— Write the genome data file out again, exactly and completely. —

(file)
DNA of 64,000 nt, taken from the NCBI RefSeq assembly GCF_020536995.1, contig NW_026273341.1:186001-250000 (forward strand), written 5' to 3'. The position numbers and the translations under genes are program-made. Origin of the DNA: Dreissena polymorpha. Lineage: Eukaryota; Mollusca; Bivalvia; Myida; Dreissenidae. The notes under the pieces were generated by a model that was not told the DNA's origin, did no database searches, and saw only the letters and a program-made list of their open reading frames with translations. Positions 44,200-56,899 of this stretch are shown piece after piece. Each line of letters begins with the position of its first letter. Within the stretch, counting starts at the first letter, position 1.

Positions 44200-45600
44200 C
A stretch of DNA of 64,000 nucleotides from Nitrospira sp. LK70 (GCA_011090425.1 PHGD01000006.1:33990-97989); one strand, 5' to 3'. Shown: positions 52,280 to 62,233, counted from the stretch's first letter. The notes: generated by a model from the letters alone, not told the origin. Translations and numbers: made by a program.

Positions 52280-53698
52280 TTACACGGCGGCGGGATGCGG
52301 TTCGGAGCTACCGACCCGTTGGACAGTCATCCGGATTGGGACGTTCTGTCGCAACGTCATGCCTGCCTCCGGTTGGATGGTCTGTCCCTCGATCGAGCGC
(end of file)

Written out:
DNA of 64,000 nt, taken from the NCBI RefSeq assembly GCF_020536995.1, contig NW_026273341.1:186001-250000 (forward strand), written 5' to 3'. The position numbers and the translations under genes are program-made. Origin of the DNA: Dreissena polymorpha. Lineage: Eukaryota; Mollusca; Bivalvia; Myida; Dreissenidae. The notes under the pieces were generated by a model that was not told the DNA's origin, did no database searches, and saw only the letters and a program-made list of their open reading frames with translations. Positions 44,200-56,899 of this stretch are shown piece after piece. Each line of letters begins with the position of its first letter. Within the stretch, counting starts at the first letter, position 1.

Positions 44200-45600
44200 C
A stretch of DNA of 64,000 nucleotides from Nitrospira sp. LK70 (GCA_011090425.1 PHGD01000006.1:33990-97989); one strand, 5' to 3'. Shown: positions 52,280 to 62,233, counted from the stretch's first letter. The notes: generated by a model from the letters alone, not told the origin. Translations and numbers: made by a program.

Positions 52280-53698
52280 TTACACGGCGGCGGGATGCGG
52301 TTCGGAGCTACCGACCCGTTGGACAGTCATCCGGATTGGGACGTTCTGTCGCAACGTCATGCCTGCCTCCGGTTGGATGGTCTGTCCCTCGATCGAGCGC